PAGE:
Spot the beast 64

Now that the winter is over, things start to happen at the farm in Salta, Argentina. The following “Spot” is difficult, perhaps too difficult but what follows I believe it is interesting. Here there are two pictures for you to look at and try to find the hidden “beasts”.

Here you can see our finding:

Well, in reality there were “future beasts”. It is a nest of the Southern lapwing (Vanellus chilensis). This bird is common throughout the southern part of Latin America. The nest with two to four eggs looks like if the eggs were dropped anywhere as nests go. The idea of “egg incontinence” came to mind…

Meet the birds known locally as “Tero” or “Teru-teru”, because of their calls, that happens to be the national bird of Uruguay:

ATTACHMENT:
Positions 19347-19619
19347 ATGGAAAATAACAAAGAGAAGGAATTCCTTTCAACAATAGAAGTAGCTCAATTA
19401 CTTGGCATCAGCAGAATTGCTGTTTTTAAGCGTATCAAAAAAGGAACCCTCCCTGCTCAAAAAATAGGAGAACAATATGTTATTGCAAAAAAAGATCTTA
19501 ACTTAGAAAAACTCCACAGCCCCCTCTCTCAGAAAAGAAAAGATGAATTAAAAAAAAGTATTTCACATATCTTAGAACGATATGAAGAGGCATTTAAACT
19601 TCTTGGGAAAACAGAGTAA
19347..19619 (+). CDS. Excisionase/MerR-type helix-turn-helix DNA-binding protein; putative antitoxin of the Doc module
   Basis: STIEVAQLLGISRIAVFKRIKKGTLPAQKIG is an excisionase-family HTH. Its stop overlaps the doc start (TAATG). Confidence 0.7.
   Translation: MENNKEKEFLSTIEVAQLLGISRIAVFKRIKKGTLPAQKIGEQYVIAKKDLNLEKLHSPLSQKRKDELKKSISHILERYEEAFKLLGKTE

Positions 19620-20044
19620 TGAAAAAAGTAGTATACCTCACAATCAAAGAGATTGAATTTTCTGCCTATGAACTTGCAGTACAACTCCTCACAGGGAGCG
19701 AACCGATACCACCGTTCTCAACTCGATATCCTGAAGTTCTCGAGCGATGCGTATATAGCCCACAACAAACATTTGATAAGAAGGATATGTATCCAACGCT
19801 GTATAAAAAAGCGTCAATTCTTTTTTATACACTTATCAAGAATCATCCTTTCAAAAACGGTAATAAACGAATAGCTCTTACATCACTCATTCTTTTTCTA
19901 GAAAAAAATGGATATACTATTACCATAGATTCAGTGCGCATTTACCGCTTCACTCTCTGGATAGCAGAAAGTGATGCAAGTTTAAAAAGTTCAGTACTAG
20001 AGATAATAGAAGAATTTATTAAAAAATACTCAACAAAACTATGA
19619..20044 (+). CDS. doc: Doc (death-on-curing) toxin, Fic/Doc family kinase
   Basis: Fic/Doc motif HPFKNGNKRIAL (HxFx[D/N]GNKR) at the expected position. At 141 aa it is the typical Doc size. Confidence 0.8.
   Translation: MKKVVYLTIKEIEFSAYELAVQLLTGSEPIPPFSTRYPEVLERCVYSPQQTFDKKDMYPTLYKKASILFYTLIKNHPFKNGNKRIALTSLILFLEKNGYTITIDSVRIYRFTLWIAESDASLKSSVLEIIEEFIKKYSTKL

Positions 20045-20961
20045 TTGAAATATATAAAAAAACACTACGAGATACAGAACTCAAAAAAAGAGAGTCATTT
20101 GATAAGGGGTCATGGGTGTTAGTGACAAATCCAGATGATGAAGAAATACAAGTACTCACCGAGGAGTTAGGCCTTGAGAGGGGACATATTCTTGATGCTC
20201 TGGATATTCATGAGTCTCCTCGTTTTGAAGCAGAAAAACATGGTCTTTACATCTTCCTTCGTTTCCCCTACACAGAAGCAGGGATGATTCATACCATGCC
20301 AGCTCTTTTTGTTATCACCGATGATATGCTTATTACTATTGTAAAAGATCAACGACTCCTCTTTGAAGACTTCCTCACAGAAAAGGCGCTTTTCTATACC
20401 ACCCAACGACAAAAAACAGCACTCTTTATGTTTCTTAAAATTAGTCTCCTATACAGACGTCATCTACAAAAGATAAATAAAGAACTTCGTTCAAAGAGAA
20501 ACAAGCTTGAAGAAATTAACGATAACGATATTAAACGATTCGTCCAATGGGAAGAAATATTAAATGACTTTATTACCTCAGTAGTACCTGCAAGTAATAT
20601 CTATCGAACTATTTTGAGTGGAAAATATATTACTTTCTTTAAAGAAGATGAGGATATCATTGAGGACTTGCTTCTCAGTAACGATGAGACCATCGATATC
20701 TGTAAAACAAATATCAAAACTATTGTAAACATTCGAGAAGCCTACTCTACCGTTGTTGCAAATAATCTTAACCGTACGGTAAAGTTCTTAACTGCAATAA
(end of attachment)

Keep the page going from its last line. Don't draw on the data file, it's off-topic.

As much as the nest looks like a careless affair, its defense by the birds is not. Apart from their loud screams, they go through a routine that I can prove is a good deterrent to anyone approaching the nest.

First they try to attract you to a spot far from the nest by pretending to be sitting on it. If this fails, one or both start behaving weirdly, showing signs of being wounded or just trying to distract you, staying quite close to you.

If the above noisy diverting tactics fail, the birds go into the next line of defense that is quite aggressive. The screaming goes up a few decibels while taking off and flying low directly towards you until veering off at the last second! When close, you can hear a clicking noise that I believe they make with their beaks as well as the spurs in their wings.

Although I have being mobbed many times I can assure you that they can be extremely intimidating as the following sequence of images show.

More info on the species can be found at: https://en.wikipedia.org/wiki/Southern_lapwing

To hear their calls:

One comment

  1. Very nice bird! We have a very similar one here but it is now very difficult to watch as it became very rare…

    Like

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